The Tory campaign has been so bad that in its final days Jeremy Corbyn has been on the front foot attacking Theresa May over policing and security. Just let that sink in for a moment.

Brexit means silence

The ostensible reason for the election, Brexit, has been absent from the debate. We are none the wiser on either the Conservative or Labour approach to Brexit negotiations. It is still not clear that anyone in the top team of either party understands the extent of the challenge posed by the triggering of Article 50. To have had one national poll on this subject without proper debate is unfortunate, to have now had two in twelve months looks like carelessness.

The real reason for the election, to give Theresa May a bigger majority so that she is no longer dependent upon the alt-right wing of the Conservative Party and will be freer to pass a domestic programme, looks like it might blow up in her face. Anything below a 50-seat gain would be a terrible result for the Prime Minister, and the rigours of the Brexit process could yet see Conservative MPs turn on their leader before the parliament is out.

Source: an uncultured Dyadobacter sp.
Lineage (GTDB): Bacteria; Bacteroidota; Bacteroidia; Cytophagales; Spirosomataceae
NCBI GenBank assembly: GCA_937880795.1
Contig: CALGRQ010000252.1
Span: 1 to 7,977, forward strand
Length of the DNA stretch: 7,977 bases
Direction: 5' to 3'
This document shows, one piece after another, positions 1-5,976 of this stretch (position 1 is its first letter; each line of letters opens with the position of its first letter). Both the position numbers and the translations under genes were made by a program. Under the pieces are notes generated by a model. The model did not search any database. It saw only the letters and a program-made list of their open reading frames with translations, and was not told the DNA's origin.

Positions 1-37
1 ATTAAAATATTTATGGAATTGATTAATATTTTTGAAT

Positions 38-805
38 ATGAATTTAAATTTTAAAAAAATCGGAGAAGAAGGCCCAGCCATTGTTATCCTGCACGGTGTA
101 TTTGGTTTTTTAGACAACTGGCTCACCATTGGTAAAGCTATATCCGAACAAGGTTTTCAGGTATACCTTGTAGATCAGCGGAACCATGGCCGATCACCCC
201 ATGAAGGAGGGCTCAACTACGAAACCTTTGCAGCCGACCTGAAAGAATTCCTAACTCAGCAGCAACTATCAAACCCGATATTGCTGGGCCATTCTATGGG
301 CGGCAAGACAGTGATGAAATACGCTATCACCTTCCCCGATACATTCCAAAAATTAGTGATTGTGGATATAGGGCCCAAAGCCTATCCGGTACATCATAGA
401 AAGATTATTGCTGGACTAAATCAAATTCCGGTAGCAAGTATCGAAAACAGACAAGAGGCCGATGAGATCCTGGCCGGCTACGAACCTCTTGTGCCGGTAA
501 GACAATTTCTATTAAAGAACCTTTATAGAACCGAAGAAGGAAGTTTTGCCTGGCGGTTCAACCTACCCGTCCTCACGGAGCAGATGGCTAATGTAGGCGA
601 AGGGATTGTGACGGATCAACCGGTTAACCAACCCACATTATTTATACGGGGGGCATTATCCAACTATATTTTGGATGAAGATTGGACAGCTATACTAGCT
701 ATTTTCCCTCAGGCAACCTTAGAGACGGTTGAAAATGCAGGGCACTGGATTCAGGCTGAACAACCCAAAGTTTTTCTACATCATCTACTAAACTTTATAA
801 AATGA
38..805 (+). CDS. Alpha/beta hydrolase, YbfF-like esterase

Theresa May’s campaign performance suggests that she has failed to learn the fundamental lesson of David Cameron’s defeat in the EU referendum and Hilary Clinton’s loss in the US Presidential election, namely, do not treat the electorate as if they are stupid. Robotic answers and refusing televised debates is an insult to those you are expecting to deliver you a landslide victory.

Expect nothing

Like all politicians, Corbyn has his strengths and weaknesses, but he does not generally treat his would-be electors as if they were idiots. It is perhaps for this reason that so many now seem willing to overlook his patchy record as a leader of his party and his previous positions on revolutionary movements. Some undecided voters seem not to care and just yearn for something different, anything different when offered another five years of May’s squalid Brexit cabinet.